Positive Energy looks at the impact of COVID-19 on the ASEAN energy sector, particularly renewables, and finds an optimistic road ahead despite some short-term pains.
There seems to be an unending discussion on COVID-19’s impact on the industry, especially on the energy transition in Southeast Asia. Positive Energy, the largest renewable energy finance platform in Asia with about $600 million properties listed, brings light into the conversation through a survey participated by financial and industrial players, advisors, government, and academic actors. We had a chance to discuss the findings with Vincent Bakker, Chief Financial Officer at Positive Energy, and caught up with him again four months later to review his conclusions.
The pandemic has without doubt heavily impacted the industry, with 50% of survey respondents reporting a decrease in activity while the other 50% have seen activities remain similar. This may be interpreted as confidence in renewable energy as a good investment. However, not everyone is affected and the impact varies across geographies. In India, which has faced a stricter lockdown, a huge decrease in activity level was observed, meanwhile, in Vietnam, there is a “slightly more positive response” that is perhaps “related to the level of lockdown” in the Southeast Asian country, Bakker notes.
Yet, despite reports of decreased activity levels, there was hardly any mention of “lower power demands” or “better economic world” to justify this decline. Rather, the survey finds reasons that are operational or temporary, such as movement and supply chain restrictions. Bakker believes these reasons will be the main drivers of recovery perceived by the majority to happen in the second half of the year. “Because these operational problems will be sourced in the coming months one way or another and windows to travel are going away, there is no reason why projects won’t continue,” Bakker asserted at the time of the report, and indeed today, these projects are now in full swing.
The future role of renewables in the region’s energy mix has been muddy since the pandemic, as there are doubts on whether the focus will be shifted to economic recovery rather than a cleaner energy future. Nonetheless, Bakker remained confident that people would still invest in renewables although “in a potentially different way.” As it turns out, Bakker has noted that investment activity hasn’t at all stopped since the first half of the year, although investors have become more conservative, with some investors unwilling to invest in countries they cannot visit and a lesser appetite observed for developing countries.
Projects that had already been awarded will remain cost-competitive against coal, he explains, and because these projects are considered good investments, they will push through. Fast forward to four later, projects indeed have continued, however we have not seen any new utility projects launched as governments, Bakker says, haven’t wanted to commit to new projects in the current climate. Still, the optimism leans toward C&I projects that have also continued since corporates are more interested in seeking opportunities for cost savings.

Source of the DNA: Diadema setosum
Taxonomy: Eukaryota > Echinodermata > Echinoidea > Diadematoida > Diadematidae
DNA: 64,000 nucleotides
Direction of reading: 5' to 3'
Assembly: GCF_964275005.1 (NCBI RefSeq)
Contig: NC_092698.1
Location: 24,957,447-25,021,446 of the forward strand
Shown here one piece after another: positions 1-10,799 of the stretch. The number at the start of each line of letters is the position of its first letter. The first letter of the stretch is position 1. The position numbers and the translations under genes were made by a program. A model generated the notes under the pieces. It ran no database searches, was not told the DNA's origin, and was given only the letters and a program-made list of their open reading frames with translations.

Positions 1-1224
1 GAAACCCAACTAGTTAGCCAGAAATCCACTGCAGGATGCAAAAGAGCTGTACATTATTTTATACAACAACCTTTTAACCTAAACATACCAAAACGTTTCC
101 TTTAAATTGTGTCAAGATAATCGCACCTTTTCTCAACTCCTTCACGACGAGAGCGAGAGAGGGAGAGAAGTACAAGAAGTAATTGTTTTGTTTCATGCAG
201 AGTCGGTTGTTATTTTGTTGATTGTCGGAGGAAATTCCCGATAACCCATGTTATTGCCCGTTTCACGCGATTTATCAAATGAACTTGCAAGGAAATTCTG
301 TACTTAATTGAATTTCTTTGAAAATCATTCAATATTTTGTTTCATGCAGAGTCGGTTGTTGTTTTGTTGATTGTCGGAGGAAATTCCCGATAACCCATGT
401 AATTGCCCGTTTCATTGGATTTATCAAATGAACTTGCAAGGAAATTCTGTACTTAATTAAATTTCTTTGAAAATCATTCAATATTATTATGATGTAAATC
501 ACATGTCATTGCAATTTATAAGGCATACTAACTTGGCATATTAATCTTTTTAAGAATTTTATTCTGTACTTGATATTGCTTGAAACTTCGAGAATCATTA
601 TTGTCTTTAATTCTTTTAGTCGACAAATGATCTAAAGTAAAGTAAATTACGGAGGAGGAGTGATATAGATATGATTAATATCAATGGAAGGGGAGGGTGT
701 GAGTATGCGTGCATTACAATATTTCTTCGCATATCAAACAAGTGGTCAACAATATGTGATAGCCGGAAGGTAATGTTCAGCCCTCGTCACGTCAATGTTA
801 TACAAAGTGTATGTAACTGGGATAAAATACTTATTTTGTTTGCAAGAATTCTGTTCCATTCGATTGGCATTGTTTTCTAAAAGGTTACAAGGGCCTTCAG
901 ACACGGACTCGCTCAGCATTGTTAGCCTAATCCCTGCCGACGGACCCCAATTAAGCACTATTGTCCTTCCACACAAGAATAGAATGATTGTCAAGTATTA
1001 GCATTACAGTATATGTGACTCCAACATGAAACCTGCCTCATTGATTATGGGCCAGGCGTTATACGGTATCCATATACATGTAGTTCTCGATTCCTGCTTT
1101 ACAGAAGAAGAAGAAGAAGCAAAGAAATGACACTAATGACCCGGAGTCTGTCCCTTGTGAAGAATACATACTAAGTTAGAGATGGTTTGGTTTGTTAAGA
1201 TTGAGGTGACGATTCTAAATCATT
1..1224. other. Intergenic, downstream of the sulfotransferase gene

Bakker also sees a new booming market in the region, that is, rooftop solar. This market is expected to grow even more especially in a crisis as people are rather interested in energy saving and cost saving initiatives. Likewise, with solar power’s continued improved efficiency and falling costs, the future for this renewable remains promising. Businesses, too, will continue to invest in solar panels when they see opportunities for cost recovery. This is already being witnessed in Vietnam, and the rest of the region can follow suit. Indeed, four months on and Bakker remains cautiously optimistic on the potential of C&I to drive further RE adoption across the region as the cost of solar panels drop and businesses continue to look for cost savings. This has extended to Indonesia, a country notorious for lagging behind on RE initiatives, where he is seeing increasing interest in Indonesia in rooftop solar due to RE100 and lower panel prices. The optimism does not run through to utility scale, “power demand is down, power prices are low, no new auctions/schemes have been announced.”
Despite the short-term pains caused by the pandemic, renewables are anticipated to play a large role in a post-COVID world, indeed, there seems to be no slowing down across the region as health crisis continues to drag on.
To hear the full recording of this interview, visit Enlit Asia’s Expert Insights Series, Episode 2.